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Racing the Cannondale SuperX at CrossVegas

Cannondale's new SuperX weighs about 14 pounds in an all-carbon construction.
Cannondale's new SuperX weighs about 14 pounds in an all-carbon construction.
A few years after Cannondale built upon its “Made in the USA” aluminum history by adding carbon road bikes to the mix, the company has done the same in cyclocross with the SuperX. I got a chance to race one of the superlight bikes at CrossVegas Wednesday night.

Our technical editor Zack Vestal first reported on the details of the SuperX at Eurobike, so I’ll just jump straight to my riding impressions.

First off, the thing is almost absurdly light. At about 14 pounds for a complete bike, it feels comparable to a standard ’cross bike — without wheels. Last year I bought the predecessor to the SuperX, the aluminum CX9 ’cross frameset, and raced that for the season. True to Cannondale’s reputation, the CX9 is a very stiff bike, and that served as my main reference point for the SuperX.

The SuperX maintains the snappiness of the CX9, but is worlds more comfortable, thanks to built-in vertical flex of the flat carbon chain- and seatstays. For this element, Cannondale took construction cues from carbon hardtail mountain bikes, such as its Flash.

If you’ve been reading bike magazines or web sites for even a little while, you’ve heard the laterally stiff/vertically compliant mantra repeated by scores of companies. There’s reason for this — it’s generally a good thing. You want a bike to efficiently transfer your pedaling load to the rear wheel (laterally stiff), but you don’t want to feel the impact of every little bump and crack in the road transferred into your tail end without some load absorption (vertically compliant).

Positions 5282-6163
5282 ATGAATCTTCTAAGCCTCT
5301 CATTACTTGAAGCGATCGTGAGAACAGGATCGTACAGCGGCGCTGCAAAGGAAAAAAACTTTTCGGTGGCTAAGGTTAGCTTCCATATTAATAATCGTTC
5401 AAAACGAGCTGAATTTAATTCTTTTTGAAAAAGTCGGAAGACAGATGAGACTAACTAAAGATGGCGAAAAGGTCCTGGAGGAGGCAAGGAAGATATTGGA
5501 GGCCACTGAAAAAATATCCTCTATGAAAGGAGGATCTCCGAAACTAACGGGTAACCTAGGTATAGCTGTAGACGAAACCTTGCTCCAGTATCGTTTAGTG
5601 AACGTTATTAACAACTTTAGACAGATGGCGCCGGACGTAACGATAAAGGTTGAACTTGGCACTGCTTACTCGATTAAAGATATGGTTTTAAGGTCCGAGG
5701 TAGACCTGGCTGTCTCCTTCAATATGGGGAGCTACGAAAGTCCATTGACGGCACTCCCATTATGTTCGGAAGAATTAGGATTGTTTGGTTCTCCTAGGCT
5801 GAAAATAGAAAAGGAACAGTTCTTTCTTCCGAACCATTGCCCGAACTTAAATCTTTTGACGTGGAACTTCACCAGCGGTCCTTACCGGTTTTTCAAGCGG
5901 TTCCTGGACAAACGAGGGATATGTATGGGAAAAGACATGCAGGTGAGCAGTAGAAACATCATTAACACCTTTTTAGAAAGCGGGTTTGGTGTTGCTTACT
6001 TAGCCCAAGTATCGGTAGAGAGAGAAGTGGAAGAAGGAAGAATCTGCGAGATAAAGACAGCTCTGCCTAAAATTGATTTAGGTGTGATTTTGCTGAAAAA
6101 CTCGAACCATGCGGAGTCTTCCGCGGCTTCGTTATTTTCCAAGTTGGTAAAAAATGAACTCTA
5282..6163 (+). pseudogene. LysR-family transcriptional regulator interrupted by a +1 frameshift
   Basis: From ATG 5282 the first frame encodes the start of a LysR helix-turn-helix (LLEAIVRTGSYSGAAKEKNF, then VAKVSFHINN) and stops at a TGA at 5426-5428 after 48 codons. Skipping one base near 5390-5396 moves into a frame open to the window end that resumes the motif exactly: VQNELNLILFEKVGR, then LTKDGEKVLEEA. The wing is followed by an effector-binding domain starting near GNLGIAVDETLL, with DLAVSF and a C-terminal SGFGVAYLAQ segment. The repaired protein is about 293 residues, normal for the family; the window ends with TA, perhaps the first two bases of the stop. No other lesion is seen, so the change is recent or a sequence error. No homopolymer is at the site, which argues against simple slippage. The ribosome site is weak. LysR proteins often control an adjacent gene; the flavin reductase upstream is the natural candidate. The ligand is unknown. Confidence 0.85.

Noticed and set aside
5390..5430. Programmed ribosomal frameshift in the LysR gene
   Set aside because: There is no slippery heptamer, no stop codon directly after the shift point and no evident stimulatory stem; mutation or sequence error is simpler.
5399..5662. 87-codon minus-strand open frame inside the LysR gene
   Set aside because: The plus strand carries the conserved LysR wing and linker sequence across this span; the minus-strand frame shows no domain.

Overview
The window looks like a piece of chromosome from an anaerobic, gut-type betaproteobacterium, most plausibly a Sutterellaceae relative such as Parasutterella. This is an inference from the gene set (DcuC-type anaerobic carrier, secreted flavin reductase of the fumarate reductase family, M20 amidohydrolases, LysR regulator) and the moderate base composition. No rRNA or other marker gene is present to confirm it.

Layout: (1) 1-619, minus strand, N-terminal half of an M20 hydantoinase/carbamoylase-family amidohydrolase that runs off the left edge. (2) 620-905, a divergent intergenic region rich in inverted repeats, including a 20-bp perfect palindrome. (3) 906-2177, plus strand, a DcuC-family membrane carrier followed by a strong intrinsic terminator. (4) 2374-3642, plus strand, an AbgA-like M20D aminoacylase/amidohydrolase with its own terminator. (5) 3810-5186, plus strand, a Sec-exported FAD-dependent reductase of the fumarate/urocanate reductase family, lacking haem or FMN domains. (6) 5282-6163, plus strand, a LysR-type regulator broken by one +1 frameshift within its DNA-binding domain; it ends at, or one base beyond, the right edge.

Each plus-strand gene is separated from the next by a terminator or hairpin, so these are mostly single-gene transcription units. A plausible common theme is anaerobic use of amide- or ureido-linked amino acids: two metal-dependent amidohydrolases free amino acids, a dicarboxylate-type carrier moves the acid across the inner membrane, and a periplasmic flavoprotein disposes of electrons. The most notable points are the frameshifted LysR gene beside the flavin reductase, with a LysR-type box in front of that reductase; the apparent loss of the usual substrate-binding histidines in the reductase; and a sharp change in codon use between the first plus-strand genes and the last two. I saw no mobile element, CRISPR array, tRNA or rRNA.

The chainstays and seastays are wide and flat to take the edge off bumps while keeping Cannondale's famous pedaling stiffness
The chainstays and seatstays are wide and flat to take the edge off bumps while keeping Cannondale's famous pedaling stiffness
Anyhow, the SuperX has a little bit of vertical flex engineered into the back end. It most certainly does not feel like a full-suspension mountain bike that sags when you sit on it. But what it does do is absorb some of the chatter, such as the choppy tufts of grass at CrossVegas. You still get bounced around, for sure, but the added traction compared to the CX9 is noticeable.

Last year’s CX9 used an Easton fork. The SuperX gets a Cannondale carbon fork that tapers from 1 1/8-inch to 1 ¼-inch at the race, and is tuned in concert with the rear triangle. The bike feels very stable and handles predictably. I first hopped on the bike 10 minutes before the race start (great idea, right?), and it felt like home, perhaps because the geometry from the CX9 carried over.

The frame and fork plus hardware weighs 1,400 grams in a size 56cm. The bike comes in sizes from 44 (!) to 58.

Cannondale’s marketing manager Murray Washburn describes the carbon used in the frame as “ballistic” grade, built with resins often used in high-impact pieces like hockey sticks — “stuff that’s designed to be smacked,” he said. In other words, the bike isn’t fragile. Luckily I wasn’t put in a position to test this aspect during the ‘Wheelers & Dealers’ industry race at CrossVegas.

Like all Cannondale bikes, the SuperX is lab tested to simulate to rigors of a 250-pound cyclist riding 25 miles a day for 25 years. With the confidence of such testing, Cannondale does not impose a rider-weight limit.

The SuperX will be sold as a Team Edition with SRAM Red for $7,900 and as a SRAM Rival build for $3,400.

At CrossVegas, the bike certainly didn’t turn me into Tim Johnson — I still rode with the grace and finesse of a drunken elephant — but the sturdy handling, chatter-reducing rear end and light weight made for a very enjoyable ride.

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